As the dreadful winter of 1621 neared its end, the first soft breezes eased from the south, and the Pilgrims gratefully anticipated the blessed warmth of spring. They had lost half their company during the “starving,” freezing winter and now those surviving focused on gathering their strength to plant their first crops. Yet April was to bring two more severe losses.
On April fifth the Mayflower, their last English home, left for England, breaking the final tie between the Pilgrims had their homeland. The remnant of colonists gathered on the shore to bid goodbye to the crew who had carried them safely to their new home, surely a poignant parting after so much shared misery. The colonists watched the ship fade away on the horizon, some hearts no doubt aching to return with her, yet not one colonist accepted Captain Jones’ invitation to return with the ship.
And why not? They had forsaken everything to commit to this voyage to the New World. Only estranged families, poverty and persecution waited them in England. Their future must have seemed more hopeful here in Plimoth.
Then as the colonists busied themselves in the warm April weather clearing, hoeing, digging, and hauling, Governor Carver working with the others, suddenly collapsed with a searing headache. Dr. Fuller diagnosed a heat stroke and prescribed rest and cooling. But beloved John Carver did not awaken and passed on within a few days. This was a stunning loss. Not only this good man’s death, but who could take his place? What more severe pain would the Lord demand of this community?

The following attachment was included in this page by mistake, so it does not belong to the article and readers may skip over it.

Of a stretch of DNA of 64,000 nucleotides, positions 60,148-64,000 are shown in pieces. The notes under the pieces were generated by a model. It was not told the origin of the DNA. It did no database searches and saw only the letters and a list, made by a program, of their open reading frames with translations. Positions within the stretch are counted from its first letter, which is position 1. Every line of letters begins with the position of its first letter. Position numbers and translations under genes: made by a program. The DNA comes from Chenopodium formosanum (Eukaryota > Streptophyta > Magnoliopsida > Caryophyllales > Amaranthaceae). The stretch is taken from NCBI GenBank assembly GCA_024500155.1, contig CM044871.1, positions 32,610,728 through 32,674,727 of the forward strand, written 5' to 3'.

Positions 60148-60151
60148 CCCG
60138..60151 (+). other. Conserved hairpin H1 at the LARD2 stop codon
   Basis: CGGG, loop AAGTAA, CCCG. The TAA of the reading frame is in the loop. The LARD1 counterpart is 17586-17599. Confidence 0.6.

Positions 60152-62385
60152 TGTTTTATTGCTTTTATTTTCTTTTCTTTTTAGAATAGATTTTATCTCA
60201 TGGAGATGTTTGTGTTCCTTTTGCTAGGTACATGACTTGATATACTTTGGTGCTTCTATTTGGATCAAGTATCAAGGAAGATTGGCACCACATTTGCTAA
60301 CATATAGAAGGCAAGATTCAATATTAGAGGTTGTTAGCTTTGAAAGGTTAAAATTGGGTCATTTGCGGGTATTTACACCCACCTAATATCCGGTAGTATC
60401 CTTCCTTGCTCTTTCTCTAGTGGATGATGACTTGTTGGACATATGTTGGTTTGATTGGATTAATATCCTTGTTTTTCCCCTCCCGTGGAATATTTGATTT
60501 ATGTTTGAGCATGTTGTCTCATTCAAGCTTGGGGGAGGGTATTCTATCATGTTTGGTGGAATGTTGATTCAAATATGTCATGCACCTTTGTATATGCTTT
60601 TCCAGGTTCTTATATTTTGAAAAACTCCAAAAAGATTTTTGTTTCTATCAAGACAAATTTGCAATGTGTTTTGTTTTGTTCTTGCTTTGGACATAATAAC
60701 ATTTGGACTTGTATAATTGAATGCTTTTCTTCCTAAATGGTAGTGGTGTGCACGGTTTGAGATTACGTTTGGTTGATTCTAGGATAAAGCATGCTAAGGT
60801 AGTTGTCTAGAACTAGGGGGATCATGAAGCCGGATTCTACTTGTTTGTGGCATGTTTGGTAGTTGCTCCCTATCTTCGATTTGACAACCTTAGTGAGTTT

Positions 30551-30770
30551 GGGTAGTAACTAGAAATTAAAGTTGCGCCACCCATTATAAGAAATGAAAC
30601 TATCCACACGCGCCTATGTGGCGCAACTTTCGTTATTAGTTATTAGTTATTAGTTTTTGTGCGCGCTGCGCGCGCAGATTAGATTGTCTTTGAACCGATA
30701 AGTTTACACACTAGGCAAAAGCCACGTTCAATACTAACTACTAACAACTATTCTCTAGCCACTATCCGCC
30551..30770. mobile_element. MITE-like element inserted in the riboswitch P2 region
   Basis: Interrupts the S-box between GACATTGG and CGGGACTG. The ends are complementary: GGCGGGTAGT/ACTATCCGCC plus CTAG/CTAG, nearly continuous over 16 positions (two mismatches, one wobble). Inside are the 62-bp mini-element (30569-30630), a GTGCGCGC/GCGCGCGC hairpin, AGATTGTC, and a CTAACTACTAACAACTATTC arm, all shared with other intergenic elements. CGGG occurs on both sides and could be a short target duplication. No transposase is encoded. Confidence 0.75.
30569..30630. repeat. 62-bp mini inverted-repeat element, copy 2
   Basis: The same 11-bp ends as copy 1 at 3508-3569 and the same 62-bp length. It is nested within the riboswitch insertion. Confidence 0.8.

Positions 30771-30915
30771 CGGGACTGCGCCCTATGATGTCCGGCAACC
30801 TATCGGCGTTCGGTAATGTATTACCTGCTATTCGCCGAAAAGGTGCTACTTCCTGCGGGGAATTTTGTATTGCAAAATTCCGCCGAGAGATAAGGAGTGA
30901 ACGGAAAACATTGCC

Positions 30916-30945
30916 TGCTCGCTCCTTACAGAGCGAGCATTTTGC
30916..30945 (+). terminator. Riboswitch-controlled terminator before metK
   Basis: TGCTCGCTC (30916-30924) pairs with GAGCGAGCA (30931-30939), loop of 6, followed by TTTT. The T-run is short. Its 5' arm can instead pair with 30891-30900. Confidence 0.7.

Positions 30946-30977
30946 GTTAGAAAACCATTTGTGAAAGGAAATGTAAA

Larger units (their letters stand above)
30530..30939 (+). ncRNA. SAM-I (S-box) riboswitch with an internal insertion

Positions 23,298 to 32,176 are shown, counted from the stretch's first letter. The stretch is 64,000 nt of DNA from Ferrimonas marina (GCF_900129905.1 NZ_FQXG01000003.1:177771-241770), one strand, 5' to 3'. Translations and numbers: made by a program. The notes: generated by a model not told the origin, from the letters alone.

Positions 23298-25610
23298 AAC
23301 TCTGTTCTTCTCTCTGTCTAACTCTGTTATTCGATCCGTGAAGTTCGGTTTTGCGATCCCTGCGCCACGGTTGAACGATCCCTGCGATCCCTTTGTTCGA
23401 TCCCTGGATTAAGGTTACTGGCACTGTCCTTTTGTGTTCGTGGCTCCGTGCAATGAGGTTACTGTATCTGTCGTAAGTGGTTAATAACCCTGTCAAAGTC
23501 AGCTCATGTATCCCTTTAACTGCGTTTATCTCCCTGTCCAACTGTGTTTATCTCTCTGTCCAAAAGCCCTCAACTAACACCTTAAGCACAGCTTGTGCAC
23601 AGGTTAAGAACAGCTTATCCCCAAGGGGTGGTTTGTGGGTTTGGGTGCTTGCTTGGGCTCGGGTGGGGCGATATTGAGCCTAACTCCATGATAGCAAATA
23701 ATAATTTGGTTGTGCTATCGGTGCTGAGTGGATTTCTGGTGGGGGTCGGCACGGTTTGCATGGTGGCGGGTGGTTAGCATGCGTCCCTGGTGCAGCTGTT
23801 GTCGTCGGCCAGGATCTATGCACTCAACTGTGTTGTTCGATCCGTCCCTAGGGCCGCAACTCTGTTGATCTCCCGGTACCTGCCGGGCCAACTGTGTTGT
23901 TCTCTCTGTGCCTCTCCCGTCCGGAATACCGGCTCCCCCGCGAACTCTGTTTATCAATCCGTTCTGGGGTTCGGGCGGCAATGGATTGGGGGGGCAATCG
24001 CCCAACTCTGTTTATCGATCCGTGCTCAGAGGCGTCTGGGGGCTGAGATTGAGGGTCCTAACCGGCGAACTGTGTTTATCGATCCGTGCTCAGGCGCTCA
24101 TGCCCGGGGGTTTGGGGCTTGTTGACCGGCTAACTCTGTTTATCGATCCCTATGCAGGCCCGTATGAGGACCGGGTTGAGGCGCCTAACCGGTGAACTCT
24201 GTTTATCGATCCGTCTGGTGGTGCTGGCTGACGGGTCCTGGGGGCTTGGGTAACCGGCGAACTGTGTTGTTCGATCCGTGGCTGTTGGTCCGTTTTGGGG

Then, the big decision: As their spiritual leader Elder Brewster was ineligible, for they kept strict separation of church and state, they looked for suitable candidates for a new governor. Several of the other younger men could serve admirably. After much prayer and discussion they chose William Bradford whose spiritual devotion and practical good sense displayed the special qualities the colony needed. It would be a significant change for the infant colony.
Probably the worst trial of the Mayflower’s voyage was the terrifying break in a main beam during a storm which threatened the Mayflower with foundering. The crew dragged a spare beam up from the ship’s hold and placed it under the broken beam but could not keep it in place.
In his History William Bradford says only that “for the buckling of the main beam, there was a great iron screw that the passengers brought out of Holland, which would raise the bream into his place.” Historians assumed that the screw was part of their printing press. Yet lately they suggest it was a housebuilding tool which the colonists would use to build their village in the New World.
Perhaps Bradford did not mention the “great iron screw” as part of a printing press because the activities of William Brewster, his fellow pilgrim and renegade printer in Holland, had put Brewster in jeopardy with King James. The King’s men searched for Brewster in Holland while he hid in England until the Mayflower’s departure from Southampton in 1620.
Living in poverty, the Pilgrims had to be practical. The wilderness offered unlimited building materials to anyone willing to start from scratch. If the screw was part of their printing press it might have served two purposes: one, as it had been in Holland, a means of advancing their biblical Christianity to the world, and two, in the wilderness, a tool for building houses.